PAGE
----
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Am J Physiol Regul Integr Comp Physiol. 2010 Nov;299(5):R1263-8. doi: 10.1152/ajpregu.00649.2009. Epub 2010 Aug 25.

High-protein-induced glomerular hyperfiltration is independent of the tubuloglomerular feedback mechanism and nitric oxide synthases.

Author information

1
Dept. of Medical Cell Biology, Uppsala Univ., Biomedical Center, Box 571, SE-751 23 Uppsala, Sweden. johan.sallstrom@mcb.uu.se

Abstract

A high protein intake is associated with increased glomerular filtration rate (GFR), which has been suggested to be mediated by reduced signaling of the tubuloglomerular feedback (TGF) mechanism. Nitric oxide (NO) has been shown to contribute to high protein-induced glomerular hyperfiltration, but the specific NO synthase (NOS) isoform responsible is not clear. In this study, a model for high-protein-induced hyperfiltration in conscious mice was developed. Using this model, we investigated the role of TGF using adenosine A(1)-receptor knockout mice lacking the TGF mechanism. Furthermore, the role of the different NOS isoforms was studied using neuronal-, inducible-, and endothelial-NOS knockout mice, and furthermore, wild-type mice acutely administered with the unspecific NOS inhibitor N(ω)-nitro-l-arginine methyl ester (100 mg/kg). GFR was measured consecutively in mice given a low-protein diet (8% casein) for 10 days, followed by a high-protein diet (50% casein) for 10 days. All mice developed high protein-induced hyperfiltration to a similar degree. These results demonstrate that high protein-induced glomerular hyperfiltration is independent of the TGF mechanism and NOS isoforms.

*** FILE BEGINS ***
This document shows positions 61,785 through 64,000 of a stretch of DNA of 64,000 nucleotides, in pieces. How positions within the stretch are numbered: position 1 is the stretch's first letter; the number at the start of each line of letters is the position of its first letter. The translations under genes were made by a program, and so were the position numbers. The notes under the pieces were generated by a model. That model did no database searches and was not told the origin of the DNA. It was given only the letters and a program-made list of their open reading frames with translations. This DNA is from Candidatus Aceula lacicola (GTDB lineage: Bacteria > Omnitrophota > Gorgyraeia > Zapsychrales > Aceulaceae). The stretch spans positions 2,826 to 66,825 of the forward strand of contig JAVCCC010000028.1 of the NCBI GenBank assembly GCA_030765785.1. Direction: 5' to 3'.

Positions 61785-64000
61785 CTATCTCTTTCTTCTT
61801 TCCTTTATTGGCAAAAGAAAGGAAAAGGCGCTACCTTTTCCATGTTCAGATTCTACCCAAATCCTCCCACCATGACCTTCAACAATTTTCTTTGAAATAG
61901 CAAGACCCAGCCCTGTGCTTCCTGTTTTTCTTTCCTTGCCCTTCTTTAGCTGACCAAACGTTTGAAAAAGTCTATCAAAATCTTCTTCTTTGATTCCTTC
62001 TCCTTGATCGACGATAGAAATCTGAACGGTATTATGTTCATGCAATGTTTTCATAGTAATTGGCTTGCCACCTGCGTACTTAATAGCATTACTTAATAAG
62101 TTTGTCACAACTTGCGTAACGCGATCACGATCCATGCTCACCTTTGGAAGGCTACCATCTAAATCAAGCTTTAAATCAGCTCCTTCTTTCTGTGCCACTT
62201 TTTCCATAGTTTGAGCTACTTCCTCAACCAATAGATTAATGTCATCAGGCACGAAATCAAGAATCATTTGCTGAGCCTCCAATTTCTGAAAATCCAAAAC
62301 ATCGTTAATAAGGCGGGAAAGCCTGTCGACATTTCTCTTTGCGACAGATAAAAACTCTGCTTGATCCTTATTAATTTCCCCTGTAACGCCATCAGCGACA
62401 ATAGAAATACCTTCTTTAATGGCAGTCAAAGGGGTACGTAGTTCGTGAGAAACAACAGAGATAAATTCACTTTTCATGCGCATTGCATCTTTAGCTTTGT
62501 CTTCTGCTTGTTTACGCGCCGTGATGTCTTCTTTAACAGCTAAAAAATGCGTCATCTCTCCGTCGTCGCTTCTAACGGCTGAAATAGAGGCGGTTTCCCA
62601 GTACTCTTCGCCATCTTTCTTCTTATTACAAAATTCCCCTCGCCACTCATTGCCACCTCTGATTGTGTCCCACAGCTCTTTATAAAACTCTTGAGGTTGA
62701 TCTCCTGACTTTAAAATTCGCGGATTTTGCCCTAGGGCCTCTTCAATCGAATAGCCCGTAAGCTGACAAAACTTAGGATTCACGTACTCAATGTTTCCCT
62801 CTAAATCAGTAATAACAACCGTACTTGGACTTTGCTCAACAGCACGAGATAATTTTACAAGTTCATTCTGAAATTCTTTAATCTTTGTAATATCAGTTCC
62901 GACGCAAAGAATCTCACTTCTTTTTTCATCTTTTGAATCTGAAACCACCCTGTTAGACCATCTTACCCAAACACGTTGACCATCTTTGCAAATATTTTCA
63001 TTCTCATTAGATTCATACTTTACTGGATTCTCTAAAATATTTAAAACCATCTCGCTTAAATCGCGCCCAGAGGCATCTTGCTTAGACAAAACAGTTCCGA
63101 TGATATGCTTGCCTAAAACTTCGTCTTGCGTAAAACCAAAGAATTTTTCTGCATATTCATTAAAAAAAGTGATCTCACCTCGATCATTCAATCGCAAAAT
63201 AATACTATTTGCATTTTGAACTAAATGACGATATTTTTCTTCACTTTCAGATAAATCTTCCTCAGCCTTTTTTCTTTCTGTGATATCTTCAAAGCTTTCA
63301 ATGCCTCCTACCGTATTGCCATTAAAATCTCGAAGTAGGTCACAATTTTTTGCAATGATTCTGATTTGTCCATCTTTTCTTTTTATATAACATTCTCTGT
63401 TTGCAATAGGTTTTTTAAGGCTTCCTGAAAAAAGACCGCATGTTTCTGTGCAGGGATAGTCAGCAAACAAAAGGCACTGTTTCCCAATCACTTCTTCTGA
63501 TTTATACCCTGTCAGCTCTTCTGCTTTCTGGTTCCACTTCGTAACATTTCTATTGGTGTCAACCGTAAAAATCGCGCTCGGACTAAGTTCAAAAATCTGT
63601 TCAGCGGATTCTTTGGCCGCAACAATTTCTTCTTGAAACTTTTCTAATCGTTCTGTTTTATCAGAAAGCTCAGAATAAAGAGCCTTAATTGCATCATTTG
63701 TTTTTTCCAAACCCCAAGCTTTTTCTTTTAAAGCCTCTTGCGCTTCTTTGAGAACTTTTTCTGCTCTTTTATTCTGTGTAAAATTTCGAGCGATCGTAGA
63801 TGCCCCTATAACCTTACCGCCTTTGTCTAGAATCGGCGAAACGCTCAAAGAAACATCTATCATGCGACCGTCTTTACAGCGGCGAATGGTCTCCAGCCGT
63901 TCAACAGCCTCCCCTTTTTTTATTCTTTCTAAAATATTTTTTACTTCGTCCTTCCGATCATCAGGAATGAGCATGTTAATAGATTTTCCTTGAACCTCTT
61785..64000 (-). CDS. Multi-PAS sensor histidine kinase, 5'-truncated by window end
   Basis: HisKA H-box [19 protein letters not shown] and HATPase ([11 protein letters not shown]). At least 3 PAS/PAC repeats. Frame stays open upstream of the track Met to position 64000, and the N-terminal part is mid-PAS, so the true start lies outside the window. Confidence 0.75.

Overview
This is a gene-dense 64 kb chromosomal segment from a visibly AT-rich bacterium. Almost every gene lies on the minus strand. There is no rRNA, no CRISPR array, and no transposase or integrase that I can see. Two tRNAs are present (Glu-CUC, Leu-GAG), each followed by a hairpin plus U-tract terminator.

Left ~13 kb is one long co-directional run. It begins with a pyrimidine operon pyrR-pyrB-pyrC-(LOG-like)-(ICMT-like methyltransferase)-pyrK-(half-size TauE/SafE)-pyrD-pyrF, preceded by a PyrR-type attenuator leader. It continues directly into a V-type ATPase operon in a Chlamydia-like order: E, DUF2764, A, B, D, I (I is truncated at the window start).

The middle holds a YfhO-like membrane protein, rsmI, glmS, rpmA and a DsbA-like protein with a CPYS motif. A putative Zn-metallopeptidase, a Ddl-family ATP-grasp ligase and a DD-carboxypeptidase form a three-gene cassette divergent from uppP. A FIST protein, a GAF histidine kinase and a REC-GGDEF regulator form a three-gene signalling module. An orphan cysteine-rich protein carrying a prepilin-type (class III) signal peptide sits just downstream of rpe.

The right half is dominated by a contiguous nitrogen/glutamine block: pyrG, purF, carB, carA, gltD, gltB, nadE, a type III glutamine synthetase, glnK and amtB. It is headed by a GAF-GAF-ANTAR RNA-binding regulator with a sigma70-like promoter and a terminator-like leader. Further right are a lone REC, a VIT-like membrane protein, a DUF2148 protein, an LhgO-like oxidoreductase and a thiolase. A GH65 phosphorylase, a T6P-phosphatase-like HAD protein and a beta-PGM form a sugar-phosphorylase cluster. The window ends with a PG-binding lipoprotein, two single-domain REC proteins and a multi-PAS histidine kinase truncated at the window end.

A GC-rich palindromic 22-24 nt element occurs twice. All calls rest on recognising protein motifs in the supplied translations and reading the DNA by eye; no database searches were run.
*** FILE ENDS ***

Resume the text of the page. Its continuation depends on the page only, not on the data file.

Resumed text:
PMID:
20739607
DOI:
10.1152/ajpregu.00649.2009
[Indexed for MEDLINE]
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